Category Archives: Environmental Impact

Pipelines and Farmers Battle Over Lifetime Loss

An article in the November 14, 2017 AgWeb (Farm Journal Media), Pipelines and Farmers Battle Over Lifetime Loss, says, “Pipelines and agriculture are a contentious pair, with a growing number of farmers raising concerns over soil health, drainage issues, and responses from oil and gas companies.”

Three farmers in Illinois, Georgia, and Iowa talk at length about their personal experiences with three different pipelines built across their land and the problems they caused.

“‘Pipelines promise the world and money. Sure, I love energy efficiency, but I’m a farmer and I don’t want this pipeline headache on my property. If you can keep a pipeline from coming through your property, then do it,’ Richter says. ‘If they need to get through your land, they’ll tickle your ear. But once the line is installed, they don’t come back to the table to fix problems. Even if you’ve got it in writing, you’ll still have to go to the legal system for enforcement and spend thousands of dollars,’ Dowdy adds. ‘The only leverage you’ve got is prior to the pipeline.’ ‘You’ve got to get advice from somebody with soil experience, not dirt experience. Don’t let the company put time limits on corrective action and don’t sign off on anything,’ Kelley concludes. ‘Remember, farmers look down and see soil, but the pipeline company just sees dirt.'”

Fumes Across the Fence Line


A report released on November 14, 2017, by the NAACP says, “African American and other environmental justice communities face heavy burdens because of the millions of pounds of hazardous emissions released by the oil and gas industry each year.”

The report is Fumes Across the Fence Line: The Health Impacts of Air Pollution from Oil & Gas Facilities on African American Communities. “The life-threatening burdens placed on communities of color near oil and gas facilities are the result of systemic oppression perpetuated by the traditional energy industry, which exposes communities to health, economic, and social hazards. Communities impacted by oil and gas facility operations remain affected due to energy companies’ heavy polluting, low wages for dangerous work, and government lobbying against local interests.”

McAuliffe’s Folly: The Atlantic “Trump” Pipeline


The November 12, 2017, Huffington Post asks, “Is outgoing Virginia Governor Terry McAuliffe a climate change denier?” It notes that just asking the question “is bound to offend the governor and some of his supporters,” who list his efforts to reduce emissions and his very recent return from the 23rd United Nations Climate Change Conference (COP23), where he signed a Memorandum of Understanding committing Virginia to reduce carbon emissions (after he leaves office) as part of the Under2Coalition.

But, the article continues, “Never mind that close observers have called McAuliffe’s record on climate change ‘abysmal’ and ‘marred by contradictions and empty rhetoric,'” that by joining in November 2017 Virginia came very late to the Under2Coalition, formed in May 2015 and already including 180 jurisdictions. And “never mind that McAuliffe has spent the past three years as the state’s biggest cheerleader for two massive and controversial fracked gas pipelines, that, according to recent estimates, will produce greenhouse gases equivalent to that produced by 45 coal fired plants or 158 million metric tons per year, more than doubling Virginia’s carbon footprint.”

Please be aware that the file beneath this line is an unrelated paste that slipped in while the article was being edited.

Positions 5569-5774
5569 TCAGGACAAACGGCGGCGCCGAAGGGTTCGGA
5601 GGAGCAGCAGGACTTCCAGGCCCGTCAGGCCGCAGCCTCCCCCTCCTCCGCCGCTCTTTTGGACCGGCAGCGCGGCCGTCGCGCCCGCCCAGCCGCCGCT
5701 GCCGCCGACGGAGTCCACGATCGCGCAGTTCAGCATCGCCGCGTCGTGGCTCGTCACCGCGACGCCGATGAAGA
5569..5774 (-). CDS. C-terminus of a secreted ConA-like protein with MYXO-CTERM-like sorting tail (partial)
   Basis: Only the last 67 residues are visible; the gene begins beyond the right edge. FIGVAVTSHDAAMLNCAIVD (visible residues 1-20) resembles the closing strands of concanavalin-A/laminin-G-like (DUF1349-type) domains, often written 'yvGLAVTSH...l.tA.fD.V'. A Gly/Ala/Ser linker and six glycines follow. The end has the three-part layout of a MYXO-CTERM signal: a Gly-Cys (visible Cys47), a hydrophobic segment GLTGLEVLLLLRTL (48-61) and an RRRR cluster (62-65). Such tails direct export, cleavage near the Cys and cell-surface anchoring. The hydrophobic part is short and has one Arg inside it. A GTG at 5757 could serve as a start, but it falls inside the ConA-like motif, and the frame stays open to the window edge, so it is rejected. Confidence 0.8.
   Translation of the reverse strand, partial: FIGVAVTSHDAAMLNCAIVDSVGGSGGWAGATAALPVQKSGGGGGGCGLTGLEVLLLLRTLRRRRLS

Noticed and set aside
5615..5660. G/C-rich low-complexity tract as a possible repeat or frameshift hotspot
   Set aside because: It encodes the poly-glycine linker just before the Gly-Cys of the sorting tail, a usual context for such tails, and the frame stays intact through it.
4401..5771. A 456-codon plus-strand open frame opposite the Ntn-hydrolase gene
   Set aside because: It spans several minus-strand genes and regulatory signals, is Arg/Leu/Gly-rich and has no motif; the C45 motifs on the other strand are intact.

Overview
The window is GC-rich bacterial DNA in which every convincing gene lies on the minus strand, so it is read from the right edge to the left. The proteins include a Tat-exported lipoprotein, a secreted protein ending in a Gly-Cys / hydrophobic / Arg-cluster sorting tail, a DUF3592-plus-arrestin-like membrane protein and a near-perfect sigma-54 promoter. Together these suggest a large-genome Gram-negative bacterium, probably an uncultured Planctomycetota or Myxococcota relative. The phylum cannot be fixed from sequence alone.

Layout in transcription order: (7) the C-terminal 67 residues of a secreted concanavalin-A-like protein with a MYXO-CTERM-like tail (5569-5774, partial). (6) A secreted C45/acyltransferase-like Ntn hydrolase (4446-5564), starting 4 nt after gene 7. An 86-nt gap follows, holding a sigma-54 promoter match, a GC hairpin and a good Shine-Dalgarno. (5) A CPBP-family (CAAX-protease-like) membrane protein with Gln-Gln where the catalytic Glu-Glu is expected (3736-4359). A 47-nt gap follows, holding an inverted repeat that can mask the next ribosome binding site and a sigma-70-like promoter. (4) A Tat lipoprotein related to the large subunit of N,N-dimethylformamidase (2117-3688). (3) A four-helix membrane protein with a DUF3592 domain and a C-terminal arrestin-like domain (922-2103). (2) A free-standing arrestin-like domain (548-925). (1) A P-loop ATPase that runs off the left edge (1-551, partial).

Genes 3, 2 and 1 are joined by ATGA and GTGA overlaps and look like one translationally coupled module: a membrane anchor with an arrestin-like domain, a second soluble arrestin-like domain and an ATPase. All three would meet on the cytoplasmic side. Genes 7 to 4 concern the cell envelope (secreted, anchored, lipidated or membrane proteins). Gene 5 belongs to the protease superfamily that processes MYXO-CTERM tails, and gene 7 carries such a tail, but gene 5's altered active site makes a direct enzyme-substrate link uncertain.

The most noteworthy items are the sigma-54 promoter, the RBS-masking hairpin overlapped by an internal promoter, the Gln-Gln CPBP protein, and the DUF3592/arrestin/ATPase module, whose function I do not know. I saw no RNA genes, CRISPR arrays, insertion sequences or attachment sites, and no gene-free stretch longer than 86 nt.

The article goes on to discuss

  • A Moment of Choice for Virginia and Terry McAuliffe – How the Water Control Board hearings in December are an opportunity for “an historic choice for climate change action – or climate change denial” as McAuliffe, after belatedly signing on to the Under2Coalition, is “trying to write the final chapter of his gubernatorial narrative – or the preface to his next campaign.” But, “If these pipelines are approved, Terry McAuliffe will forever be where any Democratic politician does not want to be, particularly in a Democratic primary – firmly on the side of climate change denier in chief Donald Trump.”
  • The Atlantic “Trump” Pipeline – Less than a week after taking office, Trump released a list of top 50 domestic priorities, including the Atlantic Coast Pipeline, saying the permitting process was done. Actual fact, of course, is that the process is not done, and since January “the public debate and the legal, regulatory and political terrains have shifted decidedly against these pipelines. The tide has started to turn – and smart politicians are catching on fast.”
  • The Anti-Pipeline Movement Grows Strong – “The opposition to these pipelines is growing and is not going away. Indeed, the scope of opposition activity over the past few months has been breathtaking.”
  • The Legal Terrain Shifts Beneath McAuliffe’s Feet – In August two different federal appeals courts issued rulings on two different pipelines (in New York and in Florida) making it “much more difficult for these pipelines to survive judicial scrutiny,” and in early November a court issued an order halting a third pipeline.
  • Regulatory Agencies Start to Balk – Both NC and WV state environmental agencies delayed approvals and demanded new and additional information from pipeline proposers. Two brand-new Trump appointees to FERC, who gave FERC a quorum of three, approved both the proposed Mountain Valley and Atlantic Coast Pipelines, with an almost unheard of stinging dissent from veteran FERC Commissioner Cheryl LaFleur. On election day, “Virginia Democrats swept all three statewide offices and erased what many thought was an insurmountable 66-34 Republican majority in the House of Delegates.” Dominion also lost big: “Thirteen newly elected members of the House of Delegates – fully one quarter of the caucus – were elected on a platform that included signing the Activate Virginia pledge. Justin Fairfax, who also took the pledge and ran as a pipeline opponent, was elected Lieutenant Governor.”